Each region of France has its own food specialities, and Brittany is no exception. This region has many influences, the main being from the coast, and also its proximity to Britain.
Therefore, holidaying here you are likely to see lots of seafood on the menu ready to be washed down with a glass of local Breton cider.
But that’s just for starters. If you are considering hopping over the Channel to visit the bustling seaside towns, wonderful beaches and dramatic coastline, you’re probably going to work up an appetite.
So here’s what you’re going to be eating and drinking. Delicious. The food and drink are almost enough of an excuse to visit on their own!
Brittany accounts for around 80% of France’s shellfish production, so you know you’re in the right place to taste the best that France has to offer. With many coastal towns and harbours you are never going to be far from a fresh fish market, or a restaurant cooking up the best the sea has to offer that day.
Oysters are widely farmed up and down the coastline, and are served very simply with butter and bread, and are best tasted between September and April.
Moules Marinières will be found in almost any restaurant, but for the crème de la crème, then try the ones around the Baie du Mont Saint-Michel, they have been given the AOC registration such is their quality.
Then there’s Soupe de Poissons, a mix of fish and shellfish, served with grated cheese and croutons. Or of course, for the freshest dish of them all, then you should plump for the Plateau de fruits de mer, langoustines, scallops, winkles and clams all served on a bed of seaweed. Exquisite.
The abundance of apple orchards in the region which mean cider is more popular than wine, in fact, vineyards can only be found when you get to the very south of the region. And of course, cider is a perfect accompaniment to seafood. In restaurants, cider is usually served from a ceramic cup called a bolée.
There are typically two types of pancakes that can be found in Breton restaurants, the sweet crêpe, and more savoury version, known as a galette. Savoury pancakes will usually be filled cheese, egg or ham, and sweet with chocolate, cream and almonds.
The perfect pairing with apples, you won’t go far without seeing a pork dish on the menu. Not just hot pork recipes, but you’ll find a fabulous selection of cold charcuterie meats too. Patés made with liver, rabbit and duck, or salamis made with a variety of spices are in abundance and all best served with a glass of cider.
Brittany is a key vegetable growing region, and is famous for cauliflowers, potatoes and white beans, known as Coco de Paimpol. Again, the best ways to taste these vegetables in Brittany are when they are served simply with salted butter.
Cakes and pastries
Brittany has a few pastries which are unique to the region, the most common being kouign amann which is a delicious pastry, caramelised and very buttery. Then there’s the Far Breton, an eggy pudding filled with prunes and rich butter biscuits called Galettes au Buerre.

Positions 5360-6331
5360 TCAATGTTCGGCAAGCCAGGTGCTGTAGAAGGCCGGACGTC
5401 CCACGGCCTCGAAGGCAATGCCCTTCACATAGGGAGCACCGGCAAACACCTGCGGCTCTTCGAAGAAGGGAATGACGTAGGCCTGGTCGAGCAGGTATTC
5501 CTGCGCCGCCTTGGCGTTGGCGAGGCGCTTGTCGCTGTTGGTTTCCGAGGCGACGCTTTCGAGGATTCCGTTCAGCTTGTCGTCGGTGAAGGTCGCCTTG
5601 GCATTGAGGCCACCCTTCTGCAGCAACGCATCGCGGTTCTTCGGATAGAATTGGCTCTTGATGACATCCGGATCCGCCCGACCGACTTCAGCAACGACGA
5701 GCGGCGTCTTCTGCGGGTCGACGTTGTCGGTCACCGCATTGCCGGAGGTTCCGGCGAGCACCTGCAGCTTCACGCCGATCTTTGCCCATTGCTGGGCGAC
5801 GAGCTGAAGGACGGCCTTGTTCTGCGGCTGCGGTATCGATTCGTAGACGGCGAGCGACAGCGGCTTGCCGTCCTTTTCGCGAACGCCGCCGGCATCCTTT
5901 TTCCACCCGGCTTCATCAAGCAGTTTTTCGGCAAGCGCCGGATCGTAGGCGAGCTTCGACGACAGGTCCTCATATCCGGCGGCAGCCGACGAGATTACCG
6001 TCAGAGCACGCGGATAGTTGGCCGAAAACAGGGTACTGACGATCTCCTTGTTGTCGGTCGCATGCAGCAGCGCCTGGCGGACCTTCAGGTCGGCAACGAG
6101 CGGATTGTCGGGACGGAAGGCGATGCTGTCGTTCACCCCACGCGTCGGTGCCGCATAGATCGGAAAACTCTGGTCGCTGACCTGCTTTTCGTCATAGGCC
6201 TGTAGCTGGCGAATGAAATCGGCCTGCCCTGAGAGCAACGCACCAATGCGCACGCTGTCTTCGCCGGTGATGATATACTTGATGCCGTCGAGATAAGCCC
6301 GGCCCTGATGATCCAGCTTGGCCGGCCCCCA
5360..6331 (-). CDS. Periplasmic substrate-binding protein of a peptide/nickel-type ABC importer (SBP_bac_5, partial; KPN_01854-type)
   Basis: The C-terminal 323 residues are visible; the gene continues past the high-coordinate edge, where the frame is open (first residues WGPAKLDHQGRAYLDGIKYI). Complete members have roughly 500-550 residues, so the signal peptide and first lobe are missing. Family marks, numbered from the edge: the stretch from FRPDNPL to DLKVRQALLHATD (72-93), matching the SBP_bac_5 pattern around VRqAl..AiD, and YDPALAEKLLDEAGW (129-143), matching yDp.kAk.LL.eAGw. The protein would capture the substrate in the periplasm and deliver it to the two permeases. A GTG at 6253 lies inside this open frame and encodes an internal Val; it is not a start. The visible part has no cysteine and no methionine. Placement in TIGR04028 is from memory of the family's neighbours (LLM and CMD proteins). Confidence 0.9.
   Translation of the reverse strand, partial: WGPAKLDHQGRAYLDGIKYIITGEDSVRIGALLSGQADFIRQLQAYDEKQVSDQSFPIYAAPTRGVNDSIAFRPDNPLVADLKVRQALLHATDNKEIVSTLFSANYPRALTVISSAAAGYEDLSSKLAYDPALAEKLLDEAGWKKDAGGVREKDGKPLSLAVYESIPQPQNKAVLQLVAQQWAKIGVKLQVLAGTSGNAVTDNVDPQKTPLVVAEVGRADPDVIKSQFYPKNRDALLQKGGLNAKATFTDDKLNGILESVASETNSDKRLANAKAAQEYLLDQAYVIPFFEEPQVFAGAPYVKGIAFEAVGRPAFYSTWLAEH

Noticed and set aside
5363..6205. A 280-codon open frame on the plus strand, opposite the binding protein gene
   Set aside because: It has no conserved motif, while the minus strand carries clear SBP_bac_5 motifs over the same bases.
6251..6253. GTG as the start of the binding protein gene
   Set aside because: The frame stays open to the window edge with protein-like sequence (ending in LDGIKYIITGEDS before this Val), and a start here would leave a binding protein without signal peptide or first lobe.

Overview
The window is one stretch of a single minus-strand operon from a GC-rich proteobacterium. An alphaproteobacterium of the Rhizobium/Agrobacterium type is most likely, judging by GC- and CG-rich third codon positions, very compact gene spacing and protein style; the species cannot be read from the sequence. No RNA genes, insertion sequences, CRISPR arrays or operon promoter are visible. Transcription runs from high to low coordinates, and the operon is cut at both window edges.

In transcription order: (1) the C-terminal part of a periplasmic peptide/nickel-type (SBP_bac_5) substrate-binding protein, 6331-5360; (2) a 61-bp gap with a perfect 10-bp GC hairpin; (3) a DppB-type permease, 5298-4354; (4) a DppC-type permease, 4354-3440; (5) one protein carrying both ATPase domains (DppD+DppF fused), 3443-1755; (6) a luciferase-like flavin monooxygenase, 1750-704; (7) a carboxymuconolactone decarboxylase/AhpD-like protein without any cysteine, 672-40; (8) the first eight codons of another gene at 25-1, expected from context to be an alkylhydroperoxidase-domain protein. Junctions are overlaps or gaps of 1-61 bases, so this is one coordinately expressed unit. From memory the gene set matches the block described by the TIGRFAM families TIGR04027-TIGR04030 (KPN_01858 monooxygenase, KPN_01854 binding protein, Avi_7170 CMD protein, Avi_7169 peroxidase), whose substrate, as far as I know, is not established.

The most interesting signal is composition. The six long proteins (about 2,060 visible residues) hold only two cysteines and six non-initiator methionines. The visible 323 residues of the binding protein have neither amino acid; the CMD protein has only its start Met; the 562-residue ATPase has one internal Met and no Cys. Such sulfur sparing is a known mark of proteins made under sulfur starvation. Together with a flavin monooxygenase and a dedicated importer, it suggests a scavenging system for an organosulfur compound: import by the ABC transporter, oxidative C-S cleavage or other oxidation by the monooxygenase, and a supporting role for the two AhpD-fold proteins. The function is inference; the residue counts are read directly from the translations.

Now that’s a good spread, right?
Other dishes from neighbouring Normandy such as cheese (as Brittany doesn’t produce a lot of cheese) will also be easy to find here, and to drink, a little tipple of Calvados will also go well with a Breton menu.
Whether you are dining in a Michelin starred restaurant, or a simple café on a beach, you will be guaranteed beautiful, fresh ingredients which taste delicious, you will eat well, that you can be sure of!
We have a number of wonderful walking and cycling holidays in Brittany, all waiting to be discovered! If this has tempted your tastebuds, then get in touch, and we’d be delighted to arrange your Breton beach break!
Discover Brittany this summer
Prestige Emerald Coast Cycling
Quiet coves, elegant seaside towns and Belle Epoque hotelsFeatured in the Telegraph's 10 best cycling holidays for 2016, this easy cycle takes in the beautiful Brittany coastline and verdant countryside, following and criss-crossing the River Rance. Visit Belle Epoque towns and bustling fishin...
Morbihan Islands Walk
A dreamy mélange of sea, sky and islands in South BrittanyThe Gulf of Morbihan features a scattering of islands waiting to be discovered, the two largest being the Ile aux Moines and Ile d’Arz. The cross-shaped Ile aux Moines offers scenic walks around its 4-mile coastline, while A...
Sandy beaches and rocky inlets of the Coastline in Western BrittanyThis south-western tip of Brittany stretches into the waters of the Atlantic, its sandy dunes and marshes giving way to dramatic cliffs as you approach the stunning Pointe du Raz. Follow the coastal paths and explore charming fish...
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Mont St Michel Walk
Walk around this famous UNESCO World Heritage siteThere are great churches and great abbeys across the whole of Europe, but Mont St Michel, between Normandy and Brittany, is in a league of its own. Starting from Coutances, followed by the seaside resort of Granville with a possible visit to the &ldq...
Seine Valley River Walk
Ancient woodland and ruined abbeysWith one or two steep sections to negotiate each day, this route rises from the river valley, taking in forest tracks through glorious woodland, towpaths along the slow moving Seine and quiet lanes leading past romantic ruined abbeys. The r...
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Far Breton Pastry - DishMaps recipes